Multiple antenna downlink: feedback reduction, interference suppression and relay transmission

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Tang, Taiwen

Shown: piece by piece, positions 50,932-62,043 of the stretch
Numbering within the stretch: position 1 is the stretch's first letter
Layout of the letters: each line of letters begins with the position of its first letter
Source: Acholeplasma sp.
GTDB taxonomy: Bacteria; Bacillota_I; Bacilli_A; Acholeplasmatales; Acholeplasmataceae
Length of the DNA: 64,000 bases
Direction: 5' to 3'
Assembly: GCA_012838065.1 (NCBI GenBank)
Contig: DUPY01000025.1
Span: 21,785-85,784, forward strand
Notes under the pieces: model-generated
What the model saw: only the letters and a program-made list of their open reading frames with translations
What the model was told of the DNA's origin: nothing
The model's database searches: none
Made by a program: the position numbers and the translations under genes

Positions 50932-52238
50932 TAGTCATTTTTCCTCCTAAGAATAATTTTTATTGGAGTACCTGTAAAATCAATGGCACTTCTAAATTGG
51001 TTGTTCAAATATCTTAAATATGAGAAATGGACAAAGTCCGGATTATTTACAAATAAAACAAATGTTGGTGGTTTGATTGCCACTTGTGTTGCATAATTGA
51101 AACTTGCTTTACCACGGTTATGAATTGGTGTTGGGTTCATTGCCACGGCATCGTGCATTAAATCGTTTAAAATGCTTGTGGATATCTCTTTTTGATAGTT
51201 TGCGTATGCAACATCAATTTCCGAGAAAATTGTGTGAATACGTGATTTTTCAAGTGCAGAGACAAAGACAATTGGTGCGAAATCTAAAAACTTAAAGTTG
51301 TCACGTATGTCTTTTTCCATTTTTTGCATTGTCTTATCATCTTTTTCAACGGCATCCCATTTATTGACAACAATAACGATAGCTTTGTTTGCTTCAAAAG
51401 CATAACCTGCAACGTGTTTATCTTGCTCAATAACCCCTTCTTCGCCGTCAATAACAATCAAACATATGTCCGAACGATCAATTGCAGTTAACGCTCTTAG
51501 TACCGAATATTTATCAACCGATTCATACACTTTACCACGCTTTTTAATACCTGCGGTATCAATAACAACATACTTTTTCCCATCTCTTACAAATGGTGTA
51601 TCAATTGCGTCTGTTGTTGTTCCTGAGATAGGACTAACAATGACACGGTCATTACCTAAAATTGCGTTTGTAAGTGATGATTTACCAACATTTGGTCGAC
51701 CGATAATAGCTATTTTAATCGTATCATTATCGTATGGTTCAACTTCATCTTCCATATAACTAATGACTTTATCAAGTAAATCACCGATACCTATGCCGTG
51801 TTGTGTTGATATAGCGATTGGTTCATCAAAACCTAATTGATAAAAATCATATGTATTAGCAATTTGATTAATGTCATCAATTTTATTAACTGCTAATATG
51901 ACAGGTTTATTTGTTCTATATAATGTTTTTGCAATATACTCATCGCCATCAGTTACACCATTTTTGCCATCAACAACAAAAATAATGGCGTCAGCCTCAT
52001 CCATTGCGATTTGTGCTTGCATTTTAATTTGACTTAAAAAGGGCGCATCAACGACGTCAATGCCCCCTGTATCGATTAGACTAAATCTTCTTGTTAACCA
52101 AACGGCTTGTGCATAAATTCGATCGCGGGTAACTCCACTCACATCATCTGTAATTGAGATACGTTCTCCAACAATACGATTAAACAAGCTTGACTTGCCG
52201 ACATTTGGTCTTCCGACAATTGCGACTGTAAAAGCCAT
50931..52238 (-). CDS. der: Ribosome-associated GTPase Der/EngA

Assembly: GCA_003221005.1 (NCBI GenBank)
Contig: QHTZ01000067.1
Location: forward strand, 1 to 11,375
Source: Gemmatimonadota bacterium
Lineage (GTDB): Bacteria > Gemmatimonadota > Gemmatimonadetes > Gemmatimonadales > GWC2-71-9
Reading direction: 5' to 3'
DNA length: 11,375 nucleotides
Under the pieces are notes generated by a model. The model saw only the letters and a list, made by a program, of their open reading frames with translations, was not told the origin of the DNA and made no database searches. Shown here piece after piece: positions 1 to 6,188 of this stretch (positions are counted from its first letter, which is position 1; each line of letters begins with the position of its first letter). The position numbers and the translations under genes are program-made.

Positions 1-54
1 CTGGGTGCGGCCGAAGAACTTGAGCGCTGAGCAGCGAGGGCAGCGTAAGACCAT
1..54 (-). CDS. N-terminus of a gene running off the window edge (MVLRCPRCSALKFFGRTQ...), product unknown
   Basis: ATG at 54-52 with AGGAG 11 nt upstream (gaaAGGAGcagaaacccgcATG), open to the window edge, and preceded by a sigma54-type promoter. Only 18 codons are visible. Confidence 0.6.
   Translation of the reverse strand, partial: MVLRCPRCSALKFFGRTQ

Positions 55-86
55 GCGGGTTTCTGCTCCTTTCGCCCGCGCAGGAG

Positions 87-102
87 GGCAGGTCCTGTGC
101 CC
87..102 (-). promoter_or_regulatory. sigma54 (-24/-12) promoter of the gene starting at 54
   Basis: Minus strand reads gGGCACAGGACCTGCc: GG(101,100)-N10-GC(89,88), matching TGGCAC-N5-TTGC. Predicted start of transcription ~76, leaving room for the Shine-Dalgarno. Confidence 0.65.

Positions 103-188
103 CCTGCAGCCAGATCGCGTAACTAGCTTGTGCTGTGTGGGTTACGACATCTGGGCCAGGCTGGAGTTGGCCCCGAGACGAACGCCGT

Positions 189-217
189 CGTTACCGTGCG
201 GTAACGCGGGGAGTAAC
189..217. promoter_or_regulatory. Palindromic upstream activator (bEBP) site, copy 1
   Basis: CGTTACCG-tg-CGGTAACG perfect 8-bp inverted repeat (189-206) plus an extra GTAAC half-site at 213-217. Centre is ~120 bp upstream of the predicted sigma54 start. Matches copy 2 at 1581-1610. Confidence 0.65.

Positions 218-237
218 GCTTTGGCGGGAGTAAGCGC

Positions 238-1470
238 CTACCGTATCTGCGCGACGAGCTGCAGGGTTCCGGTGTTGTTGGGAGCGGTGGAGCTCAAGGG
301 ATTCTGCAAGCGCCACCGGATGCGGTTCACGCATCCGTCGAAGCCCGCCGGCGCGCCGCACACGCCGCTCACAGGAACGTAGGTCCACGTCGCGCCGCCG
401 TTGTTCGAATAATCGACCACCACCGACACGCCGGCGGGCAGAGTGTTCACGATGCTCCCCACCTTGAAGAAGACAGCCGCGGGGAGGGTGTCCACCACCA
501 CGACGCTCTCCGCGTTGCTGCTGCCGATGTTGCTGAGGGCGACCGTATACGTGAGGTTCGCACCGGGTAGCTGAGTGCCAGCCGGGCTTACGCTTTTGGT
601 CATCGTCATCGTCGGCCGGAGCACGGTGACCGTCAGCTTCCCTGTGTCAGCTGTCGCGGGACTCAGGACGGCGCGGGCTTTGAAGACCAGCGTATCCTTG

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Multiple input multiple output (MIMO), which uses multiple antennas at both the transmitters and the receivers, is an emerging technology that greatly improve the data rate of wireless systems. This dissertation focuses on the downlink of a cellular system, where a base station transmits data to multiple users. It proposes design solutions on how to combat the impairments in the system and improve the data rate or error rate performance with multiple antennas at the base station and/or the users. In the downlink, the scheduling decisions, which determine how to transmit data from the base station to the users, usually depend on users’ channel conditions, e.g., the gains or the coefficients of the channels. Reducing the system resource, e.g., transmission time or radio frequency band, used for feeding back the channel information from the downlink MIMO users, which works with scheduling algorithms and different MIMO transmitter and receiver configurations, has been recently recognized as an important design issue. The first part of this dissertation proposes a scheduling and feedback strategy that exploits multiuser diversity with significant reduction of the amount of resource for feedback of channel information. The second contribution of this dissertation studies the problem of interference suppression. Combatting interference from adjacent base stations that use the same radio frequency band (cochannel interference) requires signal processing techniques at the transmitters and/or the receivers. In particular, in orthogonal frequency division multiplexing (OFDM) systems, dealing with cochannel interference that is not synchronized in carrier frequency and propagation time poses challenges to the receiver design. This dissertation studies the design problem for suppressing the asynchronous cochannel interference at an OFDM receiver. In the third part of this dissertation, a technique for improving coverage for the downlink users under heavy signal attenuation is investigated. The basic idea is to use relays that are deployed at fixed locations in the downlink to receive and forward signals from the base station to mobile users. This dissertation studies the design of different signal processing components for the system where both the base station and the relay have multiple antennas.